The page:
I have a garden in my back yard to grow vegetables. I’m in competition with the critters who want my veggies also. Their threshold is earlier than mine. They’ll nibble on yellow tomatoes but i like them red. I wouldn’t mind if mice ate 5% or 10% of my beans, but not 80% to 90% of my bean plants.
My back yard is surrounded by a 4 foot chain link fence. The garden itself is raised about 8″ above the yard and it is surrounded by a 3 foot wire fence. Full grown rabbits can’t penetrate the chain link fence but baby rabbits can zip through it at full speed. Fences can’t keep out moles, voles, mice, chipmunks and squirrels. Deer can jump a 4 foot fence with a standing jump. That won’t slow them at all.
Deer got in once and ate some pepper plants and decimated my tomato plants. Any gardener who reads the garden manuals knows that tomato leaves and stems are poisonous because it is a relative in the deadly nightshade family. The problem is that the deer are not reading the garden manuals. After munching on my plants, the deer went across the street to my neighbor’s house and munched on his apples and pears. This is progressive dining in the deer world.
I like to grow potatoes and enjoy the flavor of fresh home grown Norland red spuds. Apparently, so do the moles, voles, and mice. They get into the rectangular potato plot and devoured everything except those potatoes on 3 sides of the periphery. I got back about the same amount of pounds of potato that I planted. Mouse traps baited with peanut butter help but the potato plants are so tall and dense that it’s tough to spot intrusion until it’s too late. Beets have a similar problem. The critters attack from below and the first thing you see is that the plants are wilting because they have no root. I baited a mouse trap with peanut butter and came back the next day to find it still set but cleaned of peanut butter. Rebait the trap and come back the next day – same thing. I rebaited it again and came back several hours later. The trap was covered with tiny ants. Mystery solved.
The squirrels like the corn. They will strip an ear off the corn stalk and leave the empty cob on my pool railing near the corn patch to let me know they were there. Imagine how pleased I was. I once had this theory that purple dye in various types of veggies was a bug deterrent. Many vegetables have a purple variety: tomatoes, potatoes, cabbage, beans, cauliflower, lettuce. I planted several different kinds of beans: green, yellow, and two purple varieties, Roma (flat) and cylindrical. The Japanese beetles showed up and ate the heck out of one type of the purple bean plants and left all the other beans alone. The purple dye, instead of protecting, made that bean variety sacrificial. So much for the purple protection idea. Another great theory shot to hell.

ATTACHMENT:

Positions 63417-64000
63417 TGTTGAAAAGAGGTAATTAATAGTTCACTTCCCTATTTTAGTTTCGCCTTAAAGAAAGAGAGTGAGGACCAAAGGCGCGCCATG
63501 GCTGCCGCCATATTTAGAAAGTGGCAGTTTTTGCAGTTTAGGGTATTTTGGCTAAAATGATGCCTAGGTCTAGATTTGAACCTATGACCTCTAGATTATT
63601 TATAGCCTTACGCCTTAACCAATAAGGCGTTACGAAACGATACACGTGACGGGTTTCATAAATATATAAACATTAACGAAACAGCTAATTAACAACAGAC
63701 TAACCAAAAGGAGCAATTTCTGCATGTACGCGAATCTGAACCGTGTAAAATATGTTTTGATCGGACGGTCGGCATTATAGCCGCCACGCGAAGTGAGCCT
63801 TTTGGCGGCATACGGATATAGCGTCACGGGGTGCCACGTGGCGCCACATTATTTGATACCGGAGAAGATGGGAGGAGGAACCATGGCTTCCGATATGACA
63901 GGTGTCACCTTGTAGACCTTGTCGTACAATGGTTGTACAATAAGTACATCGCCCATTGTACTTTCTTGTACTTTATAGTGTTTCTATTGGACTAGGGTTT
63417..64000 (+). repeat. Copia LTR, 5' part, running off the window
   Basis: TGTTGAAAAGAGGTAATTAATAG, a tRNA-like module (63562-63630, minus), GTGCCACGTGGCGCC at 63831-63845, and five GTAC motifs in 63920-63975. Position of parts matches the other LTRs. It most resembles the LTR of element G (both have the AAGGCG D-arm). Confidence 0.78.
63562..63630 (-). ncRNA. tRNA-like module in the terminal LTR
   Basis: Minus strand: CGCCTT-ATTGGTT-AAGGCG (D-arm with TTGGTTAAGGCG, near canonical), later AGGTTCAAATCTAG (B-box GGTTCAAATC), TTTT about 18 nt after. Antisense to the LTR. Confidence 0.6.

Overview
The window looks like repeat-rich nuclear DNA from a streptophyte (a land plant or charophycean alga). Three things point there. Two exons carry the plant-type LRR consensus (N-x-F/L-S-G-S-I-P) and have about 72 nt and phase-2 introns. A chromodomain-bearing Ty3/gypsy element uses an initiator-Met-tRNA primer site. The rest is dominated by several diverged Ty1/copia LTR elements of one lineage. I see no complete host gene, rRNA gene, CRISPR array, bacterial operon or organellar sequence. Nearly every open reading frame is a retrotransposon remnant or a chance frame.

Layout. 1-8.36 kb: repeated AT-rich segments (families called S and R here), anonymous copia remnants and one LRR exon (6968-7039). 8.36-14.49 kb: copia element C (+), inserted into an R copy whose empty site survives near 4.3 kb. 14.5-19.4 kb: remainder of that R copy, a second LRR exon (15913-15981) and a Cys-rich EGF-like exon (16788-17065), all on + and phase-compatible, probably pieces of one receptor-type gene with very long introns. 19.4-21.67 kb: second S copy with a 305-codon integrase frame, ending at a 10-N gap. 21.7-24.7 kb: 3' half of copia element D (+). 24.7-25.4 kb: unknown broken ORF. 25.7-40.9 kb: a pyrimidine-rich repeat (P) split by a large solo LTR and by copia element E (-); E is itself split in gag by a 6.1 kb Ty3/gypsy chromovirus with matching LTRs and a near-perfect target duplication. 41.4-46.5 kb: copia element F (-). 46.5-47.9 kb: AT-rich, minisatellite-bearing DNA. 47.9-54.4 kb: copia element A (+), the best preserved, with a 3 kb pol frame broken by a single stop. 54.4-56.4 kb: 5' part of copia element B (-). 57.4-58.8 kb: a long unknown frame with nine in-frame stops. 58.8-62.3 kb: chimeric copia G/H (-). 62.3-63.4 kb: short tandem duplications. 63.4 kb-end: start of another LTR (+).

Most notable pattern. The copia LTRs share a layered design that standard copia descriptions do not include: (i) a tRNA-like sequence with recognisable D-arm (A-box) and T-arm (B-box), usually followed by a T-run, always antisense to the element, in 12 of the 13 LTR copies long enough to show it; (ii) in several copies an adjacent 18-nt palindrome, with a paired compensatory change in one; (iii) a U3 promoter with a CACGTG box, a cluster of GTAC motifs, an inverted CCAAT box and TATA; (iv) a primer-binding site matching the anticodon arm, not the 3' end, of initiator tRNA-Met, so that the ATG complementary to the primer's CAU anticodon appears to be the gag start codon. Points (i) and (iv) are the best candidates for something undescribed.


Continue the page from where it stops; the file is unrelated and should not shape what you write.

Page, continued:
I resorted to a Hav-a-Hart trap once. Instead of catching mice or voles, the squirrels would get caught in there. The squirrels are big enough and clever enough to flip the trap upside down and escape with the bait. I found one once sitting on the fence calmly munching on the cracker with peanut butter, looking at me as if to say “Is this all? What else you got?” I rebated the trap several times with the same result. You know, these humans aren’t as smart as they think. I caught a chipmunk in the trap once and since it was near dusk, I decided to leave him overnight and take him elsewhere to release the next morning. When I came back out, his squirrel buddies had flipped over the trap which was pinned to the ground by metal loops that I use for garden mulch fabric. No way could that chipmunk have flipped the trap over himself. It’s a critter conspiracy, I tell ya.
The YMCA where I go started a community garden with some funds a local donor gave them and 4 other area Ys. The Northwest Y in Greece has won the contest among the donor gardens for the past two years and we, the Westside Y in Gates, came in second both times. I volunteer to help on the garden both planting and picking and we weigh what we pick. I had just gone out looking for some more black fabric mulch to prevent weeds and wanted our YMCA to use it, especially around the peppers instead of the grass mulch we had been using. Not only will it keep weeds down without introducing grass and weed seeds, but it will heat up the soil to stimulate plant growth. I looked in several stores, and they carried it, but the product they had was laced with Roundup, a potent herbicide. If we used that and planted peppers in it, the peppers would be dead in 2 days.
At a garden planning meeting, I suggested that we buy a roll of it and give it to the Northwest Y and even volunteer to install it for them. Kind of the gardening version of the Trojan Horse. One lady was horrified because she thought I was serious. Everyone else just chuckled.
PS: The Northwest Y just won again this year. Time to import some critters to make their gardening experience more realistic.